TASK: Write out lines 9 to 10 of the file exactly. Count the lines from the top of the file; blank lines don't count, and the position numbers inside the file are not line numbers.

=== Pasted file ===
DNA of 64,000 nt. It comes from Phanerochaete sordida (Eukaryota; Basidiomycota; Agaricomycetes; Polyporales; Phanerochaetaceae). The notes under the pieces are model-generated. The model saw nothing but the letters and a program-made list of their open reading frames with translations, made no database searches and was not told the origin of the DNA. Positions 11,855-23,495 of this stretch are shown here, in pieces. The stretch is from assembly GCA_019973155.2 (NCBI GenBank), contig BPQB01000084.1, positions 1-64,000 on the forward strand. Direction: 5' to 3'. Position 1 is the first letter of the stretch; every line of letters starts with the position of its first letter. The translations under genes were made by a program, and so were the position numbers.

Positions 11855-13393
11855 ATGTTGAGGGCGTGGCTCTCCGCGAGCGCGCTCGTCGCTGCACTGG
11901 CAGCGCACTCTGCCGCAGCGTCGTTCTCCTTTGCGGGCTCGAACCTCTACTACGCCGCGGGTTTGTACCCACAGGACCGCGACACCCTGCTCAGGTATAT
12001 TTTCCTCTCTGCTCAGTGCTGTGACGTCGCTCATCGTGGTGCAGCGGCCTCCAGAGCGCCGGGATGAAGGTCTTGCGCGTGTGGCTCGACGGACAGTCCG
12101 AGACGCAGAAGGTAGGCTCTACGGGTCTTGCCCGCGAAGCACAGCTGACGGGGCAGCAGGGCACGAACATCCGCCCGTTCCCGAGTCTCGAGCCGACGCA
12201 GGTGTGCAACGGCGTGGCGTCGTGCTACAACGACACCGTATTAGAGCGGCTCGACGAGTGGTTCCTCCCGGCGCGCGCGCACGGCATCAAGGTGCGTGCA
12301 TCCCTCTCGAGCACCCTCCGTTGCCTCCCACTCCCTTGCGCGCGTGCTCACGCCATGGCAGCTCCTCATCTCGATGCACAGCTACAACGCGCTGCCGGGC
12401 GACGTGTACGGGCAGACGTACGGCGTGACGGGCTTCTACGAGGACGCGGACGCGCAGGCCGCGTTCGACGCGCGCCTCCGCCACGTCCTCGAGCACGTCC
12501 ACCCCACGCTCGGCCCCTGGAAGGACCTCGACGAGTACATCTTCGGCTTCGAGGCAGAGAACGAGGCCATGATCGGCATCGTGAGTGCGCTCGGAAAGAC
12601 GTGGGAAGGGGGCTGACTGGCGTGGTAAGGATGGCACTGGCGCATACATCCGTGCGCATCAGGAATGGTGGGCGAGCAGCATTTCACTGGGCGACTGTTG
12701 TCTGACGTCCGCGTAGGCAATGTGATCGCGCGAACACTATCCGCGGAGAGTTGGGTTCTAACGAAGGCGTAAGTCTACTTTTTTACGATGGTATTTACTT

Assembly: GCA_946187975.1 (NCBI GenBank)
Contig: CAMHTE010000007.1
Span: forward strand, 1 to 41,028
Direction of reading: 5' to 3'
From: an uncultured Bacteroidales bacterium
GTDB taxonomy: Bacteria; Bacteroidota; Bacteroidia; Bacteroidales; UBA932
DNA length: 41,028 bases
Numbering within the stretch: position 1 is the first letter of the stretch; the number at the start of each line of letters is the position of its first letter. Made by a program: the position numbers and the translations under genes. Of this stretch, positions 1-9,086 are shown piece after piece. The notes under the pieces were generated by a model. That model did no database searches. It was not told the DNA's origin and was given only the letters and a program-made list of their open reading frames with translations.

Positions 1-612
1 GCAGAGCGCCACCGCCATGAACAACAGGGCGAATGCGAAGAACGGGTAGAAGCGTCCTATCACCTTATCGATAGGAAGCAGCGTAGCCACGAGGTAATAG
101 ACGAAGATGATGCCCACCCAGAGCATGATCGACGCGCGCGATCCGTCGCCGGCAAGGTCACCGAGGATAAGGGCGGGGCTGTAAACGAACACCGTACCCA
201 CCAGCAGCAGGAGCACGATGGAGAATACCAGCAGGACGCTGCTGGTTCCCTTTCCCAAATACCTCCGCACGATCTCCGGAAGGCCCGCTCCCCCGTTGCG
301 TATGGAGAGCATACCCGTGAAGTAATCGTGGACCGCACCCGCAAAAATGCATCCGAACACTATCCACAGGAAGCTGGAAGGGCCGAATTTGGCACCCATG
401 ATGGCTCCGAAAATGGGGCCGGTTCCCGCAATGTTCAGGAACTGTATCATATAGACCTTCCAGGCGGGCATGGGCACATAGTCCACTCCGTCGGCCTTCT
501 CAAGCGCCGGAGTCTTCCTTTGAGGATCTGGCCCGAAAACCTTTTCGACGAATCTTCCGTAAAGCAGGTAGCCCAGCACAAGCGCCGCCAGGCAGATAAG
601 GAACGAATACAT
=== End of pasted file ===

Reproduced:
12401 GACGTGTACGGGCAGACGTACGGCGTGACGGGCTTCTACGAGGACGCGGACGCGCAGGCCGCGTTCGACGCGCGCCTCCGCCACGTCCTCGAGCACGTCC
12501 ACCCCACGCTCGGCCCCTGGAAGGACCTCGACGAGTACATCTTCGGCTTCGAGGCAGAGAACGAGGCCATGATCGGCATCGTGAGTGCGCTCGGAAAGAC